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Lost in Cyberspace

Course editor makes Jack Nicklaus' golf games hub of online community

This article was originally published on July 19, 1999 by SignOn San Diego and Copley News Service.

Golf was one of the first sports to make a successful transition to the personal computer. As far back as the mid-1980s with Access Software's "LeaderBoard" for the Commodore 64 and Atari 800, golf simulations have offered a fairly realistic experience. (In other words, as any readers who golf will know, they're frustrating, cruel and difficult to master.)

"LeaderBoard" set a standard for golf simulations that hasn't changed all that much in the 15 years since – a "swing meter" controls your play, you can view an overhead map of each hole, and the playing view is third-person from just behind the golfer facing down the fairway.

Popular golf simulations since "LeaderBoard" have included various PGA-endorsed games, games from golf stars (including Greg Norman and Tiger Woods), Microsoft Golf, and the best-selling "Links." (For a good working list of current golf sim titles, visit Yahoo's golf games page.)

Web sites where you can find add-on courses for and information on Jack Nicklaus golf games:

Standing out from the pack as far as innovation goes, though, has been a series of games from golfing great Jack Nicklaus. While the Nicklaus games haven't always been the best as far as graphics or realism, they have had something else that's set them apart from the others: They have all included a course editor that lets you build your own courses, beginning with the "Jack Nicklaus Signature Edition" about eight years ago (and maybe even earlier – neither my increasingly fragile memory nor a search of the Web turned up any definitive info on earlier Nicklaus games, though).

Most of the other golf games offer either a handful of built-in courses or force you to purchase any additional courses you may want – those for "Links" can cost $25 and up when first released (but after a few months can often be found in the cut-out bins at the local software store for under $10).

With each new Nicklaus release, though, hundreds of courses have been available for free as users build their own with the course editor and then post them online.

The predictable result of the course editor on the Nicklaus games has been the formation of a large online community built around trading golf courses. For almost a decade, golfing fans have been swapping courses with one another, playing online tournaments (the "Signature Edition" contained the option of playing tournaments on the commercial service Prodigy; newer versions have offered Web-based online multiplayer options), and hosting newsgroups where they trade tips and gossip.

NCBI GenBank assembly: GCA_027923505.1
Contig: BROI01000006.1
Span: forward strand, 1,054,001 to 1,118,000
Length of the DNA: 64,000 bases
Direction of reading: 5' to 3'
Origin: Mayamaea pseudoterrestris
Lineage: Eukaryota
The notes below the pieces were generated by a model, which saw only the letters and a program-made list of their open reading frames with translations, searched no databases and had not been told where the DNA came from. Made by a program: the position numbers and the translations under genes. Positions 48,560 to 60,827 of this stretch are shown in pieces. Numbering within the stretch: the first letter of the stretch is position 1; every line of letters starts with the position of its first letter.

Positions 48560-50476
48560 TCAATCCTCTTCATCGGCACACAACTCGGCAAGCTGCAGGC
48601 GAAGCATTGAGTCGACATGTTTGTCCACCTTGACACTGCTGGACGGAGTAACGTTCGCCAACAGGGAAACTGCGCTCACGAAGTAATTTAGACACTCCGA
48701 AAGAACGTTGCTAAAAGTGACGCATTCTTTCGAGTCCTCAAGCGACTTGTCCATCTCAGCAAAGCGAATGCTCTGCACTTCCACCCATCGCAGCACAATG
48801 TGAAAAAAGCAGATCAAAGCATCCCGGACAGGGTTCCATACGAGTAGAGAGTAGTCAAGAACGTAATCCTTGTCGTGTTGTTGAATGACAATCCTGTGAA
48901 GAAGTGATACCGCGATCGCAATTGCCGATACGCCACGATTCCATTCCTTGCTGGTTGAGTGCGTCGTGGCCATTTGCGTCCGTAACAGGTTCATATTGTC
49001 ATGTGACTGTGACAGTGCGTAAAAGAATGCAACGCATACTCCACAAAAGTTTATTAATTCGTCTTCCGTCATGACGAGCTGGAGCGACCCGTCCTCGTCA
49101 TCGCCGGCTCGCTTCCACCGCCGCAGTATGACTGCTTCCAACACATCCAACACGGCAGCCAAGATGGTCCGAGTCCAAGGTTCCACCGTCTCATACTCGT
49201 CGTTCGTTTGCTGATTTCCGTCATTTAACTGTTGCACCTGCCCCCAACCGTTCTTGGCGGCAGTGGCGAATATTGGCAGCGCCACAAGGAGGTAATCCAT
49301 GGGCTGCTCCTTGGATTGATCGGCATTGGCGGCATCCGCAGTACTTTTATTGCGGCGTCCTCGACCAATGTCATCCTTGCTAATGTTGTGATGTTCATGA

First on computer bulletin board systems and now on Web sites, an online community has been created that helps newcomers, provides resources (bug fixes, program updates, links to other online locations) and maintains FAQ ("frequently asked questions") documents related to the Jack Nicklaus golf series.

And these efforts are independent of any marketing or corporate support provided by the companies that publish the games themselves (first Accolade and now Activision). These are efforts by users of the games, folks who either design the courses themselves or are avid players who collect the add-on courses.

There are already several new add-on courses for "Jack Nicklaus 6: Golden Bear Challenge" even though it's only been out a few months and designing a course can take dozens of hours of work. (Earlier courses from "Jack Nicklaus 5" can be converted to version 6 format, and there are hundreds of those version 5 courses already out there.)

Some of the Web sites dedicated to these golf games are quite polished, with frame-based navigation, thumbnail photos linked to larger screen shots, and extensive libraries of courses and patches on FTP sites.

This online community has its own vernacular, with shorthand like JNSE, JN5 and JN6 to indicate various versions of the game through the years. There is a sense of history and appreciation for what's gone before, friendships that have formed online, and even course designers who've gotten to meet Jack Nicklaus through this community (see accompanying interview with veteran course designer Brian Silvernail).

And all because of a decision a decade ago to include a course editor on a golf simulation.

Other computer games have included editing options – an auto racing game from the early '90s, "Stunts," allowed users to create their own tracks, and games such as "SimCity" and "RollerCoaster Tycoon" depend on users creating their own scenarios.

But none have inspired as creative or long-lasting a community as the Jack Nicklaus golf series.